War and Remembrance is a story that follows a family as they fight through the second world war. On its own the story is riveting and an emotional experience. We squirm for Natalie and her uncle, all the while feeling we know their fate, yet hoping for them to make better decisions. Victor Henry is at the same time, a caricature of the classic WWII war commander and a conflicted man.
If you are looking for a combat book, move on. This is a character study. We are examining people and their experiences in the midst of world turmoil. World events are discussed and battles are featured, but our heroes are studied as people dealing with and surviving a world at war.
The personal conflicts and sexual affairs surrounding the Henry family seem almost modern yet are cast in a bygone era. Almost in contrast are the Jastrows, whose conflicts and troubles are far more serious life and death issues. The variety of minor characters and situations are equally engaging.
As the story progresses, Wouk makes certain we are current with the events surrounding the story. He breaks into the fiction with factual historical information from perspectives of both sides of the war, American Victor Henry's and the fictional Nazi General, Armin von Roon.
Perhaps most interesting to me is Wouk's handling of the Jewish plight in Nazi Germany. Through the use of several characters, Wouk is able to demonstrate their sufferings and their delusions. As a relative, of a survivor, it rang true to my understandings of those times. Shocking and educational.
If the story has a weakness it is the Pacific and African theaters. While Wouk does visit these area of the world, the stories there are thin. However, this is more than compensated for by the richness of the European stories.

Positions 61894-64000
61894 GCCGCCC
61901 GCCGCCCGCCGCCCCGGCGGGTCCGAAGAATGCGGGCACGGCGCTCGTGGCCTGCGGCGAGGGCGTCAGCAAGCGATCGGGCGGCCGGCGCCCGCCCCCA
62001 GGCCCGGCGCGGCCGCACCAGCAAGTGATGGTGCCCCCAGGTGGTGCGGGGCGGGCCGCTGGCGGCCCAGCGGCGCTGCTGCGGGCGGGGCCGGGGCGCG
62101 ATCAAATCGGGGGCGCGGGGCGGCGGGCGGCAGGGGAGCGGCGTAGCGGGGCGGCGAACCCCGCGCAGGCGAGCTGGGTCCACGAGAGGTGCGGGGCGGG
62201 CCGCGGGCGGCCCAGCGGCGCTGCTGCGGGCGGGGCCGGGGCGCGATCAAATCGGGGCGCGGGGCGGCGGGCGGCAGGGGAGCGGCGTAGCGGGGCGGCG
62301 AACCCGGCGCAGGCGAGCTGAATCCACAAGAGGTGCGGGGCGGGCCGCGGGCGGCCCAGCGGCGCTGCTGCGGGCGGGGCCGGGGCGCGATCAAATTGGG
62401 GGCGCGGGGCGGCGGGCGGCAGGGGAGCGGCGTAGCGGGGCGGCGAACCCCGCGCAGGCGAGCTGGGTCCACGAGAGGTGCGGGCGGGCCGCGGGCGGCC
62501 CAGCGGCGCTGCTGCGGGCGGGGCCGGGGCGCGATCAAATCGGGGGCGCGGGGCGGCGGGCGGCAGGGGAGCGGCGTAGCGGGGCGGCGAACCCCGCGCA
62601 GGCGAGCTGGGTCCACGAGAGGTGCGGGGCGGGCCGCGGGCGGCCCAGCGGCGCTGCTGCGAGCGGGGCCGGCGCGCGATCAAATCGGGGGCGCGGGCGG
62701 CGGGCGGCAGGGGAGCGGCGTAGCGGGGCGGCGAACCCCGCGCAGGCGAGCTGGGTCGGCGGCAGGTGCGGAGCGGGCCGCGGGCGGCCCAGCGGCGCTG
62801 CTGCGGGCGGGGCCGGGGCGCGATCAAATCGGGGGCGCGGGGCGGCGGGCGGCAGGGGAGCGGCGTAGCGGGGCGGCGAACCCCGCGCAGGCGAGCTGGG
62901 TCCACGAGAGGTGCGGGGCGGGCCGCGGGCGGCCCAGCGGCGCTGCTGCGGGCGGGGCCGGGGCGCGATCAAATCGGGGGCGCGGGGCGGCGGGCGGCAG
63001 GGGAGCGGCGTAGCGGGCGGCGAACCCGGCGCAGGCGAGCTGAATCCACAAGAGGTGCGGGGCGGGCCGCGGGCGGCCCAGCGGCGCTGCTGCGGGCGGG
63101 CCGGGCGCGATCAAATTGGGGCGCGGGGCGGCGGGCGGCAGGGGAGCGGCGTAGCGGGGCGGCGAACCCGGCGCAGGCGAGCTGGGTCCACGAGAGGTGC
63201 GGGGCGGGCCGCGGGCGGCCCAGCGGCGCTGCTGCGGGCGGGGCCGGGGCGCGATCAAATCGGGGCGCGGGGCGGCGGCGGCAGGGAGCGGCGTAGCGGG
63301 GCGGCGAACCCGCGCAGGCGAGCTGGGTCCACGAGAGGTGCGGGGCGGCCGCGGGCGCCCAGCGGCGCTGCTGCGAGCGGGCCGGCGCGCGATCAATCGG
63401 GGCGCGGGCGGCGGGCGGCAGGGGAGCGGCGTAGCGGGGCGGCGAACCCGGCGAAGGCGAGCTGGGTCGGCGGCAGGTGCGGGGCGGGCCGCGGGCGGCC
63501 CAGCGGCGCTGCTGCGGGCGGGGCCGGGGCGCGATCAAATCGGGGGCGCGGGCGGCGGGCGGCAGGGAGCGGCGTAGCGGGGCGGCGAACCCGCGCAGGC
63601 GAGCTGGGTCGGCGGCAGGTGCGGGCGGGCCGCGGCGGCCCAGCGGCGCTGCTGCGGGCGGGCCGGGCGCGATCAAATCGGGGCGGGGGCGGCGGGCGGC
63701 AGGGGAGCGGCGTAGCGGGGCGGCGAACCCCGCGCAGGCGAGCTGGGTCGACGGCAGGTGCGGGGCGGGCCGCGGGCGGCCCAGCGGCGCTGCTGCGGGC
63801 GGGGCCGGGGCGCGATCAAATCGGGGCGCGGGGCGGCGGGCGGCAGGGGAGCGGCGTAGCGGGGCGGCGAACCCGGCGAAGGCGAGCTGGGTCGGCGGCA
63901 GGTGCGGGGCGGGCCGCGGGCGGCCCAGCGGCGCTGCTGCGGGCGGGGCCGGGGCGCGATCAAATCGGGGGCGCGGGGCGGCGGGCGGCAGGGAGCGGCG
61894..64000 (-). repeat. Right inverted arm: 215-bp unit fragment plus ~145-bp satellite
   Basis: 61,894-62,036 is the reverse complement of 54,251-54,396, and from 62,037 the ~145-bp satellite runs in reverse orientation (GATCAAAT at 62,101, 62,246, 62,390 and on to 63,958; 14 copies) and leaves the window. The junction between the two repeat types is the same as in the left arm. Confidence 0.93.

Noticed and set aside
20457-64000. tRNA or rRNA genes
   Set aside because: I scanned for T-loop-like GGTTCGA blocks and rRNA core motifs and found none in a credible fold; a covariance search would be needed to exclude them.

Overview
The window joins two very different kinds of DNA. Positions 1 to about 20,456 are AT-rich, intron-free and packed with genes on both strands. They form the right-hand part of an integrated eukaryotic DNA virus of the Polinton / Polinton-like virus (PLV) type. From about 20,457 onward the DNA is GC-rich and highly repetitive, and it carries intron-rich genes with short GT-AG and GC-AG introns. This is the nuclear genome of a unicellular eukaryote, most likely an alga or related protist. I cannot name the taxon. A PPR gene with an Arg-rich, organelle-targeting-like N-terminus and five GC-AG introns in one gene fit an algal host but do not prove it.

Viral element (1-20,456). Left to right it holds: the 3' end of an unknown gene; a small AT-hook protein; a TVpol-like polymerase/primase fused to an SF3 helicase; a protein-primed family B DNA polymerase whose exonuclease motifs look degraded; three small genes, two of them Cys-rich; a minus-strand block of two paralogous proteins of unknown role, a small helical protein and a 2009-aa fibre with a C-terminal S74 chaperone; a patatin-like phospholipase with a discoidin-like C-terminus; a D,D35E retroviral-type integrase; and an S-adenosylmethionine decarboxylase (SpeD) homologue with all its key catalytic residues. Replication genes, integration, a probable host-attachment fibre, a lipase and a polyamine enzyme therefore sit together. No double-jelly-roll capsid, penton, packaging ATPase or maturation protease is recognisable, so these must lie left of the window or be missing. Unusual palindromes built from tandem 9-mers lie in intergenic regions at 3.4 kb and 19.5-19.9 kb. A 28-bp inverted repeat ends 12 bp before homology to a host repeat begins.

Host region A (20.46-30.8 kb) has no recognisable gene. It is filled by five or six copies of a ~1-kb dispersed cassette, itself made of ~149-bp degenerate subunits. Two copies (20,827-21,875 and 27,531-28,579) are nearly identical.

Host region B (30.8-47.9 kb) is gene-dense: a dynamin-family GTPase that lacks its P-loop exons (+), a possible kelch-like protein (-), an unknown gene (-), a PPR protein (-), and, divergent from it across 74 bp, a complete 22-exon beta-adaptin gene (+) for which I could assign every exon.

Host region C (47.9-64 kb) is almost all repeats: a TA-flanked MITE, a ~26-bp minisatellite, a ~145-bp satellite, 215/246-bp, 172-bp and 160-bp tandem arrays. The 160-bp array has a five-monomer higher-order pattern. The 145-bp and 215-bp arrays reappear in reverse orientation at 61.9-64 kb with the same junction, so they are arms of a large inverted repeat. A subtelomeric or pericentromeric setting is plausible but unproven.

Had this story not been as compelling as it was, it would still have been a pleasant listen as the narrator, Kevin Pariseau, is incredible. His performance is nearly indescribable. He reads effortlessly in a wide variety of accents, all of which he seems to do very well, and performs female parts convincingly. The latter is no easy task and many an audible book has become humorous when the narrator over-acts or badly reads the role of the opposite sex. However, this is not the case for Pariseau, his performance is flawless. I would listen to him read the newspaper if he happened to.
I highly recommend this book.
Atlas Shugged is an amazing piece of literature. Ms. Rand seems to have accurately foreseen the evolution of America political thinking. Her characters sometimes even utter some of the same empty political rhetoric we hear today. The laws they enact do not seem that far fetched from what the far left aim for today. While her America plunges into third-world status, critics may scoff but one must understand Rand saw these things happen in real life.
Born in Russia, she was a 12 when Lenin took control of Russia. Nearly 50 years of corrupt government and increasingly lower standards of living erupted in revolution that nationalized everything in the utopian dream that things would get better. They did not.
Ayn Rand understood why. She understood that people are motivated by the hope that they can control their future and that their efforts will be rewarded. The leftwing mindset is that those who work hard should be robbed of their rewards and those rewards should be distributed to the less-fortunate. A noble aim to be certain, but people learn that they will be rewarded for failure and that success will be punished, so the nature response for most is to put forth less effort. This is the central theme in Atlas Shrugged.